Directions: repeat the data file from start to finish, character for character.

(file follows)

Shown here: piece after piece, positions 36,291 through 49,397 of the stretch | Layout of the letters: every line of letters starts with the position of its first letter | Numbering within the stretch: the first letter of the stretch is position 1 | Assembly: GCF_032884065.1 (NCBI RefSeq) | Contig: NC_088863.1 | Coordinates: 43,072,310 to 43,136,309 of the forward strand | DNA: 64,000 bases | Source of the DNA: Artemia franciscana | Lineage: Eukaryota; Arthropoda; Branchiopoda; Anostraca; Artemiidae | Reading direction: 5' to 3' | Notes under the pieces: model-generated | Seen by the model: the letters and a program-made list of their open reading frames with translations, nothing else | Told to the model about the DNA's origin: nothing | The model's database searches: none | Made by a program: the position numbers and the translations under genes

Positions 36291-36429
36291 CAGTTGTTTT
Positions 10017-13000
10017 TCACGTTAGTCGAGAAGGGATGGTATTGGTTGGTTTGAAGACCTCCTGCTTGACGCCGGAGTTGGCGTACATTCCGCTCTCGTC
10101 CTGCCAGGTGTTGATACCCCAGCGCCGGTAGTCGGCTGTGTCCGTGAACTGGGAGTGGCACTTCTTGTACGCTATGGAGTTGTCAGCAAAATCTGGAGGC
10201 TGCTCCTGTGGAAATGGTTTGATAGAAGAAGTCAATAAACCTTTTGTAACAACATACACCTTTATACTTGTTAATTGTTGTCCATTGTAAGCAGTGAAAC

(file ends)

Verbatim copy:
Shown here: piece after piece, positions 36,291 through 49,397 of the stretch | Layout of the letters: every line of letters starts with the position of its first letter | Numbering within the stretch: the first letter of the stretch is position 1 | Assembly: GCF_032884065.1 (NCBI RefSeq) | Contig: NC_088863.1 | Coordinates: 43,072,310 to 43,136,309 of the forward strand | DNA: 64,000 bases | Source of the DNA: Artemia franciscana | Lineage: Eukaryota; Arthropoda; Branchiopoda; Anostraca; Artemiidae | Reading direction: 5' to 3' | Notes under the pieces: model-generated | Seen by the model: the letters and a program-made list of their open reading frames with translations, nothing else | Told to the model about the DNA's origin: nothing | The model's database searches: none | Made by a program: the position numbers and the translations under genes

Positions 36291-36429
36291 CAGTTGTTTT
Positions 10017-13000
10017 TCACGTTAGTCGAGAAGGGATGGTATTGGTTGGTTTGAAGACCTCCTGCTTGACGCCGGAGTTGGCGTACATTCCGCTCTCGTC
10101 CTGCCAGGTGTTGATACCCCAGCGCCGGTAGTCGGCTGTGTCCGTGAACTGGGAGTGGCACTTCTTGTACGCTATGGAGTTGTCAGCAAAATCTGGAGGC
10201 TGCTCCTGTGGAAATGGTTTGATAGAAGAAGTCAATAAACCTTTTGTAACAACATACACCTTTATACTTGTTAATTGTTGTCCATTGTAAGCAGTGAAAC